Peels /// Voted for the best bloody mary’s is what drew my friend and I here for celebratory reasons.  Not sure who awarded Peels for that title instead I vote Peels for the best shrimp and grits!  Bowery Street in the last decade has transformed drastically with hotels, museum, galleries and a future home to Anthropologie.  I certainly do not miss the tumbleweed, mobbed with drug addicts/ homeless days on the Bowery.  Peels is a nice addition to the Bowery’s restaurant scene and with a Southern themed menu with their signature biscuits.  The shrimp and grits melts in your mouth with the right seasoning and flavors. It’s also very photogenic.

The Hungarian Pastry Shop /// There are the iconic dining scenes when visiting a city or a neighborhood and for the Upper West Side, near Columbia University would have to be The Hungarian Pastry Shop.  It’s a bustling cafe with tourists, students from C.U, bikers and people like me who is catching up with a friend in the area who recommended the place.  I love the energy of this cafe where the waitstaff yells out your name. Though, up by the counter is where heaven is calling with assortment of pastries.  A no fuss hot brewed coffee with an apple strudel and flaky napoleon dusted with confectionery sugar… O-M-G!  I’m positive I will be back again.

Momofuku Noodle Bar Fried Chicken /// My guests from out of town asked, “so what do people do in New York City during Memorial day weekend?”  Well, we dine out!  Momofuku Noodle Bar the very first of Chef David Chang’s Momofuku restaurant empire started a group dining experience for 4-8 people for the fried chicken dinner.  With very odd hours available, I manage to make reservations for the Saturday of Memorial weekend.  People treated the restaurant as if an amusement park, waiting patiently in line for the restaurant to open at noon.  The fried chicken meal is created to feel very exclusive as we were the only ones who had a butcher paper covering our table.  It is two whole chickens made two ways, one Southern fried chicken and the second Korean fried chicken.  I have to admit I was a little disappointed by the fried chicken …yes, disappointed.  But what made Momofuku Noodle Bar Fried Chicken stand apart is the condiments from hoisin / plum sauce, jalapeno, gochujang and my favorite ginger green onions in oil…mmm.  Also a bowl of greenmarket bib lettuce, radishes, carrots, mints and an insulated plate of mooshu pancakes.  What I liked about it was it encouraged diner to play with the food and to be creative with multiple combination in eating the fried chicken and there is no wrong way.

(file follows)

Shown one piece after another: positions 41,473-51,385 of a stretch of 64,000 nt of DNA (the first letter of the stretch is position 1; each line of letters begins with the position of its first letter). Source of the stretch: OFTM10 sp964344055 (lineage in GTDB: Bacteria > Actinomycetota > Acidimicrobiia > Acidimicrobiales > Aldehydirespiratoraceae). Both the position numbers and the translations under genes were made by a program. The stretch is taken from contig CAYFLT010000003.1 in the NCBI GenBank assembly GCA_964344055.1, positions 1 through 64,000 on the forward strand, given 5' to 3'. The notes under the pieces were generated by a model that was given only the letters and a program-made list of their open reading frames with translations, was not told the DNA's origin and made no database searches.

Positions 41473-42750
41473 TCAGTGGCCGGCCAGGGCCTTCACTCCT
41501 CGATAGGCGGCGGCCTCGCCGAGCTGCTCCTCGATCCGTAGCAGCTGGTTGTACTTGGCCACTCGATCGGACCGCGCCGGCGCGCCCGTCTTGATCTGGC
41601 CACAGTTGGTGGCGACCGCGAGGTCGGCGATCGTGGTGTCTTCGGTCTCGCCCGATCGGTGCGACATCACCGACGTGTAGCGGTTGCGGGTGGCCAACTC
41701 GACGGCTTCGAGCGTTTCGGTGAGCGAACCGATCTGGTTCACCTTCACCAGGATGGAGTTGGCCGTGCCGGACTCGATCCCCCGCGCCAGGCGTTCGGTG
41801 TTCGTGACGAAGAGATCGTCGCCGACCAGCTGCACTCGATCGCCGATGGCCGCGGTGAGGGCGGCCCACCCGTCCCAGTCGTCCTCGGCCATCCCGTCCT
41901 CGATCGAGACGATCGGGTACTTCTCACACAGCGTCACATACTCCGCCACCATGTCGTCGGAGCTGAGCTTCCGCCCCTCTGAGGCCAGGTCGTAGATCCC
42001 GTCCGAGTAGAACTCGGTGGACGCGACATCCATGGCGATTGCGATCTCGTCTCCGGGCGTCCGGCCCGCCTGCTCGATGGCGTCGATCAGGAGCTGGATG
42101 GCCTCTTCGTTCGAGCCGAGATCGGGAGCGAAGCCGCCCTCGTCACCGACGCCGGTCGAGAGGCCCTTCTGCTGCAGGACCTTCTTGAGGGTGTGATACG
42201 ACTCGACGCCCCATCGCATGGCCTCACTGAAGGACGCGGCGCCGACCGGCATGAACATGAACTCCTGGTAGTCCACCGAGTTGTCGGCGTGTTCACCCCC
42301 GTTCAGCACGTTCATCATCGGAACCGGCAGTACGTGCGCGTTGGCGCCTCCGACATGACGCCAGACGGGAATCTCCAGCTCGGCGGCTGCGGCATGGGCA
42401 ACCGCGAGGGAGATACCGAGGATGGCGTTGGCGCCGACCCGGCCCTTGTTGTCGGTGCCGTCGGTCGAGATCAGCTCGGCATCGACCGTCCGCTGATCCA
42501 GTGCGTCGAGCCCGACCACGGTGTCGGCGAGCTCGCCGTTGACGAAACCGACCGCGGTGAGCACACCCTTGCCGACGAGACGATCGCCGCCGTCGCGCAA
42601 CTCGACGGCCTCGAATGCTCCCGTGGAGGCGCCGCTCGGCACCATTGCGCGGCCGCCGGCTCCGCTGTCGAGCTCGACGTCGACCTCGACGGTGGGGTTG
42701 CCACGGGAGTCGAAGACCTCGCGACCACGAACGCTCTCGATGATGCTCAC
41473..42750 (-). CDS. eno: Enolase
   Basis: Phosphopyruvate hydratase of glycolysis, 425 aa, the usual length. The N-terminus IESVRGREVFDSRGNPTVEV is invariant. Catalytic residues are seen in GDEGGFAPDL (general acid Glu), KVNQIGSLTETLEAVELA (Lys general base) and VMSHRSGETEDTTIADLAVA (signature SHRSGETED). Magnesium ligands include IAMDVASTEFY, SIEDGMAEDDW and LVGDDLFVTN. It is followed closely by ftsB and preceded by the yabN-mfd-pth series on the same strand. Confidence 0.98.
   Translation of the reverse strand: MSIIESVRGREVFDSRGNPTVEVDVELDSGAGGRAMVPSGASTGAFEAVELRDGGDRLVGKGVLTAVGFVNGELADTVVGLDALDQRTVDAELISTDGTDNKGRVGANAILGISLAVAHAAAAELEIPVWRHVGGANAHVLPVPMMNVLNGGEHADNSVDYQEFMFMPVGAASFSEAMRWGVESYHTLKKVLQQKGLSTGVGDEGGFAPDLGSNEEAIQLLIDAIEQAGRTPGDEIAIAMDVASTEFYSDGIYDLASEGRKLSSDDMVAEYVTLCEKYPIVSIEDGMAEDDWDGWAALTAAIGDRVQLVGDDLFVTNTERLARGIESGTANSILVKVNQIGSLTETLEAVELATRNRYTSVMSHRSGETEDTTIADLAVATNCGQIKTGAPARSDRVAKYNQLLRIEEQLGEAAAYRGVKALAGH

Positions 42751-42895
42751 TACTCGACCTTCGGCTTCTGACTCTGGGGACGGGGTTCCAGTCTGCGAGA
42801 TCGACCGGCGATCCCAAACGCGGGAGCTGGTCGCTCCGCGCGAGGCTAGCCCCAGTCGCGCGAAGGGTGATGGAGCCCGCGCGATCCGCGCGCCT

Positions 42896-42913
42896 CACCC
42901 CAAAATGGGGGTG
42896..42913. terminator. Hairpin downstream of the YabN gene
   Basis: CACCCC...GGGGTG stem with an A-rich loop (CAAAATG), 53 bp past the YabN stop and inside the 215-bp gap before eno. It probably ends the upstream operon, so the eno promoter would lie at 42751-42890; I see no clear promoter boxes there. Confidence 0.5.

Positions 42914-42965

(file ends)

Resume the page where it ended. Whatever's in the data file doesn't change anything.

“Why do you love your job?”  One of the students asked.  A very simple answer: food!  Everyone has to eat regardless of the economy and it’s an exciting time for those in the industry and as diners, especially in New York City.